How To Design Electronic Medical Records That Doctors Love

25 October 2021
A new chapter in medicine was supposed to begin with replacing paper patient records with electronic ones. Doctors were promised quick access to data, while patients should benefit from improved quality of care and personalized medicine. Instead, frustrated doctors spend hours entering medical notes into a computer or browsing through electronic records every day. This is not the digitalization they dreamed of. First, the bad news. Today’s EDM is only as good as the available technology. Similar challenges with recording and interpreting data also exist in other sectors. Neither artificial intelligence nor voice recognition systems are good enough to transform the doctor’s interaction with EDM. But there is also good news – the development of AI is so fast that in the next few years, it will be used more frequently in the doctor’s practice, improving the convenience of work.

New interaction between man and machine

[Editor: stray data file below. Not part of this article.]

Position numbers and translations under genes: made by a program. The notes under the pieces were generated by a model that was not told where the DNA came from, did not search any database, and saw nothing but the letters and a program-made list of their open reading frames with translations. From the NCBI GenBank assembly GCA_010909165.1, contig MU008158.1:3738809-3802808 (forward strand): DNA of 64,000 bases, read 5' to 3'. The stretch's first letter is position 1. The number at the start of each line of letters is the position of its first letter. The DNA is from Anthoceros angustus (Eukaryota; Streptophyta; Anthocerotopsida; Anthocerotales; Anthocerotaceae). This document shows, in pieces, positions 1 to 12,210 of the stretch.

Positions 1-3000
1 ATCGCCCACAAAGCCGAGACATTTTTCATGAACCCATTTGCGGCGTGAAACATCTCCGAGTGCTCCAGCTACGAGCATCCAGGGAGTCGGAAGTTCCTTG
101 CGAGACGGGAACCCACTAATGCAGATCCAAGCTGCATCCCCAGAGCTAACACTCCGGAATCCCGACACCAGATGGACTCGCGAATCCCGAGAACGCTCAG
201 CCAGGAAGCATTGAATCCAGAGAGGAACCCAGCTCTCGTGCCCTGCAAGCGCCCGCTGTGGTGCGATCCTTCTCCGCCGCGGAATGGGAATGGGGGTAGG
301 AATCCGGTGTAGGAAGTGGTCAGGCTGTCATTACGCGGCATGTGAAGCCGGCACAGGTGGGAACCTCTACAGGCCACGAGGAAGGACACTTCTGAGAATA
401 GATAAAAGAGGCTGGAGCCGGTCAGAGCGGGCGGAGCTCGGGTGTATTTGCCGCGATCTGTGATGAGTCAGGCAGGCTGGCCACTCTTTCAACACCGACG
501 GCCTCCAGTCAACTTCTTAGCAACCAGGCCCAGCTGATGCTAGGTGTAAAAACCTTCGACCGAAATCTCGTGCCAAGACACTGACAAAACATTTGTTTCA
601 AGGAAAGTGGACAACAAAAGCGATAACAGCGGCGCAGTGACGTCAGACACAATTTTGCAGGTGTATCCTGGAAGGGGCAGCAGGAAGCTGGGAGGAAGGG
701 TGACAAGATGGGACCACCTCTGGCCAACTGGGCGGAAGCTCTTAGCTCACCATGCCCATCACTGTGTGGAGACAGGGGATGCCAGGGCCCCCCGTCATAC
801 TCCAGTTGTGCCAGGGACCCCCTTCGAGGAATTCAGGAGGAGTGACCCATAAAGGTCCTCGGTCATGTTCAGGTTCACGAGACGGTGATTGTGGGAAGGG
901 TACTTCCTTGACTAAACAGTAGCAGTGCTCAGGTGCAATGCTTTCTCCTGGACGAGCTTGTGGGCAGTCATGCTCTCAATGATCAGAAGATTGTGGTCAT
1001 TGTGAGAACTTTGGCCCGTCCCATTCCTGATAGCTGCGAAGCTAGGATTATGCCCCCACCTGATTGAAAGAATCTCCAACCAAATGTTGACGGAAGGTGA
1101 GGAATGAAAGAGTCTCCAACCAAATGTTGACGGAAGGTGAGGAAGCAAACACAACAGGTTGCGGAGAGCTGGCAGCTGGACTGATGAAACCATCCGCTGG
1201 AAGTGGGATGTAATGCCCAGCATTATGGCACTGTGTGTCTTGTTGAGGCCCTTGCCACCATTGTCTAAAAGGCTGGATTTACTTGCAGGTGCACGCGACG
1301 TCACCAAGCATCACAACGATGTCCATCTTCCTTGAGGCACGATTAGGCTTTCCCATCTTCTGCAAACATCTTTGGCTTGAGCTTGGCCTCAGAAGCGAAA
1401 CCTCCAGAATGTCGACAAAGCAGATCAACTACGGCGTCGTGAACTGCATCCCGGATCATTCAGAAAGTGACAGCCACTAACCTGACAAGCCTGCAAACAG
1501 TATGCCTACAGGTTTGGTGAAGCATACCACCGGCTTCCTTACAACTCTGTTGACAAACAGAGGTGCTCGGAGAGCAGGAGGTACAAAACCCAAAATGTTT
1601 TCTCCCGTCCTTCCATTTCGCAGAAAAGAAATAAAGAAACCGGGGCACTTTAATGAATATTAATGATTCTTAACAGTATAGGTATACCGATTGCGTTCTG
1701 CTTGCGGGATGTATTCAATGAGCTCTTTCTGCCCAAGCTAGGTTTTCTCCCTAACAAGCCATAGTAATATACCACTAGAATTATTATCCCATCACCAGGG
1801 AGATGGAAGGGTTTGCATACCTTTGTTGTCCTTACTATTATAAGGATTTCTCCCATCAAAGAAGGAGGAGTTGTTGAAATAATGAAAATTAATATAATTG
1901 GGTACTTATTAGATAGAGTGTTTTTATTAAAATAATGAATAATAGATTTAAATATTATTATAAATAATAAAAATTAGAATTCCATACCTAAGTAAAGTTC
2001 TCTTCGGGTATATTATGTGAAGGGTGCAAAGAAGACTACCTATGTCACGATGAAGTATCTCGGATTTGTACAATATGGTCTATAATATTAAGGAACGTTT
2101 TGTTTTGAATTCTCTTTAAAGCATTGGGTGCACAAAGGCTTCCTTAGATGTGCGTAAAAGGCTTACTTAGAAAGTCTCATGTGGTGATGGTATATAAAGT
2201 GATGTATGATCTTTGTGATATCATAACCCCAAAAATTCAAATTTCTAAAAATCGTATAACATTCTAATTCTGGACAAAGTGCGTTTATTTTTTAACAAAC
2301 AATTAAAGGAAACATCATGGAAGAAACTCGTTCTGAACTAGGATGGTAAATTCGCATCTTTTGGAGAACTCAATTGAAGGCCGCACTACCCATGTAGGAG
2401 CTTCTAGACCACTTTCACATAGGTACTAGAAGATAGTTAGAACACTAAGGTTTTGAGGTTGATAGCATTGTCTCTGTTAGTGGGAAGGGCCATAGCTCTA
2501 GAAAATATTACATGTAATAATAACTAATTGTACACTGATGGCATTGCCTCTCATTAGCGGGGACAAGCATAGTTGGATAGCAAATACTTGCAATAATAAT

Until recently, the great hope for a breakthrough was IBM Watson – an artificial intelligence system to support clinical decision-making, especially in oncology. However, the first attempt to engage AI in the work of clinicians was disappointing. The problem was not the technology itself but the limited access to data. Nevertheless, IBM has managed to build some exciting solutions. One example is Patient Synopsis, which helps radiologists better understand patient data. The system takes data from the EDM and then presents – in the form of a list in a single window – a summary of those that are relevant to the patient’s diagnosis. Another interesting example is the MedKnowts system developed by researchers at MIT and Beth Israel Deaconess Medical Center. It combines the processes of searching through medical records and documenting patient information in one interactive interface. The EHR system does not display all patient information to the doctor but only the most critical elements. For example, suppose MedKnowts identifies the clinical term “diabetes” in the text typed by the clinician. In that case, it automatically displays a “diabetes chart” containing medications, lab values and excerpts from previous records relevant to diabetes management. This is a different approach from the current EHR design that focuses on showing information in either chronological or alphabetical order. MedKnowts also automatically fills in fields with patient information as you take notes. The apparent convenience, however, has come up against several obstacles. One of them, paradoxically, was convincing doctors to... change their work practices. For several years now, doctors have been accustomed to using their current IT systems – sometimes, they intuitively clicked on subsequent windows. And even when reaching information required dozens of clicks, they did it without thinking – the more intuitive and friendly system required learning a new way of interacting with the machine. That’s why researchers are now working on creating an adaptive system, where the software gradually adapts to the doctor’s work and the data being entered. In the future, the doctor will not be condemned to a system that is rigid in its functionality and structure – they will actively shape the evolution of its architecture through the type of data entered and their way of working. While customization is already possible through a system of options, modules and predefined templates, this is not enough. This structure means that even when the doctor uses only selected tabs during each visit, others are still displayed in the foreground, and the file looks exactly the same for both healthy patients needing preventive decisions and sick patients where other information is required. For the EHR experience to improve, integration at the data and software level is essential. From within the EHR, the doctor must be able to access literally all of the other doctors’ notes. Otherwise, even small holes in the medical history cause uncertainty and the need to order additional tests.